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In evaluating the success of a BPM implementation, is ROI the right way to do it?
Max Young
Blog Writer
Accepted Answer Pending Moderation
ROI is always a natural question to ask: the nuance is making sure that the ROI is measuring the *values* of the company. Is is money? Speed? Throughput? Error Reduction? The Return on Investment is a natural measure, but the commodity of return can be more finely calibrated than just money.
  1. http://www.capbpm.com
  2. http://www.capbpm.com/iq
Hi, all of these metrics (speed, throughput, error reduction, ...) are convertible in money. I agree that there are many other aspects beyond money, but all you can convert in money are understandable by the stakeholders, specifically the top management who decide or not about the investments.

  1. more than a month ago
  2. BPM Discussions
  3. # 1
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ROI is a very useful metric when implementing BPM as an investment. But I wouldn't say it is always the right metric to measure the success of a BPM implementation.

I can imagine several scenarios, where the ROI would be secondary. For example, if you need to implement BPM to compete and survive because your competitors are being more efficient and they are delivering faster and better, the success should be measured in terms of reaching and outperforming the competition. In plain English: the measure would be if you survived. Later, you can try to analyze the investment, if it returned, and how quickly it returned, but it would be a second stage.

Best regards !
CEO at Flokzu Cloud BPM Suite
@Juan . . . Agree totally . . . The right measure would seem to be the objectives that were referenced in the ROI for the reason that things change. Any go/no go decisions re an authorized ROI SOW should be based on relative status toward meeting such objectives.
Hi, be more efficient, delivering faster and better are convertible in money. The reasons that can push the companies to invest in a BPM solution, can be internal or external (e.g., survive against the competitors).
Thank you Karl !
Jose: What I'm trying to explain, is that you always can try to calculate the ROI, and that's right, it is a useful decision tool. But, it is not always easy, sometime impossible to get an accurate ROI, specially in BPM initiatives, so, it wouldn't be the only instrument to be considered when deciding an implementation. Best !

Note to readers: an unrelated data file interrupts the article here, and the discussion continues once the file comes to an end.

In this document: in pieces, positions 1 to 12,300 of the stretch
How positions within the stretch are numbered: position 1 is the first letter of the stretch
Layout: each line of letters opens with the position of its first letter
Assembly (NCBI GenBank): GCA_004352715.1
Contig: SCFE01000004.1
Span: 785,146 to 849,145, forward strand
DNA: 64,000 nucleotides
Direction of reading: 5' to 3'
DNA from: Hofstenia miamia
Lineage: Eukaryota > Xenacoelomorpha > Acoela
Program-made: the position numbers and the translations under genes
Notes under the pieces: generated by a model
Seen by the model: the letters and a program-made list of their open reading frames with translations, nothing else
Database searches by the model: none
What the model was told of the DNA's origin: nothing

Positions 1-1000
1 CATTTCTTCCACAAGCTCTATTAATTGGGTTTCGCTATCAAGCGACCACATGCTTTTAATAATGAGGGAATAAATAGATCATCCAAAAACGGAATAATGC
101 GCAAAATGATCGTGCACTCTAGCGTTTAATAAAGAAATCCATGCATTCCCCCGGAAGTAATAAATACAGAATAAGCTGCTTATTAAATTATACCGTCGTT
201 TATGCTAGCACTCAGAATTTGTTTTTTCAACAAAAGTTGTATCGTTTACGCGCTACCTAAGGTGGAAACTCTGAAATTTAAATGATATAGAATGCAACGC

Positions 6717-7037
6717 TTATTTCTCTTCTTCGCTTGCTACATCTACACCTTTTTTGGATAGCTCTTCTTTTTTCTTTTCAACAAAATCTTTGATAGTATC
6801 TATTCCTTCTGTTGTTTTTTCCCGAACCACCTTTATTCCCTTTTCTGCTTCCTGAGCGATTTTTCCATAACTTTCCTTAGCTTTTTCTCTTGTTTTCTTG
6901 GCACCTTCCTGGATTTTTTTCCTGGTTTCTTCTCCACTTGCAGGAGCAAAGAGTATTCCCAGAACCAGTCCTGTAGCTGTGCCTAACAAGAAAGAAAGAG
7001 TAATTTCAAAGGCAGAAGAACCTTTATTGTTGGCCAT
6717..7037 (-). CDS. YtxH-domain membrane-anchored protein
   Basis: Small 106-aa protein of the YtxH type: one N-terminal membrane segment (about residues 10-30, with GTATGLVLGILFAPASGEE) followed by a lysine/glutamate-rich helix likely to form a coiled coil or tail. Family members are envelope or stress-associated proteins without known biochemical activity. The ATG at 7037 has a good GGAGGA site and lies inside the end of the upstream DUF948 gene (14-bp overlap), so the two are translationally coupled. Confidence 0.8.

OK, agree strongly that pure ROI is difficult, but we do have SROI which puts less of a focus on dollars, then we have SWOT which tells you whether you should be doing a proposed initiative or stop doing and in-progress initiative.

Then, for and during implementation of any initiative, we have FOMM (setup of goals/objectives and non-subjective assessment of progress toward meeting these goals).

Does anyone know other useful methods?

See "Policy, procedure, KPIs – how to run a business"

See "Good Decision-making – The basics and beyond"

And, “Adaptive Case Management Earned Value Matrix Model“

P.S. SWOT is helpful both in strategy and at the operational level, and, the precursor of SWOT, in my view is "RBV (Resource Based View)" although 80% of the people I try to sell this concept to have never heard of it.

Russel Ackoff identified back in 1970, three types of planning : satisficing, optimizing and adaptivising.

He said at the time we did not have the means to do "adaptive" (referring to strategic level planning, not operational execution as in ACM).

My take is graphic "3D free-form search Kbases" have made adaptivising planning practicable, but, who does this, aside from a few of us who have no choir to preach to?

See my concept below of how 3D Kbases and RBV can complement each other.

"Theories of the Firm – Expanding RBV using 3D free-form search Kbases"

Anyone with an advanced case of insomnia can get an instant remedy by reading over the above blog posts.
  1. more than a month ago
  2. BPM Discussions
  3. # 2
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Hello, ROI is for sure one important metric to measure the success of a BPM implementation. Everybody wants to invest to get the respective return and proceed creating added value. Anyway, to support the ROI we need to find other metrics. So, any BPM implementation should be subordinated by business objectives, through the internal improvements (e.g., increase the efficiency, increase the quality of delivery, decrease the waiting and processing times and costs, etc.) or through the external impact (e.g., increase the revenue, the interest, customer satisfaction, compliant with external rules, etc.), or both. Then, start based on the as-is situation, design the to-be solution to achieve the proposed objectives. At the end of the BPM implementation cycle, measure the metrics and compare them with ones of the as-is situation. So, based on the achieved add value and the investment done, calculate the point in time to get the return on investment.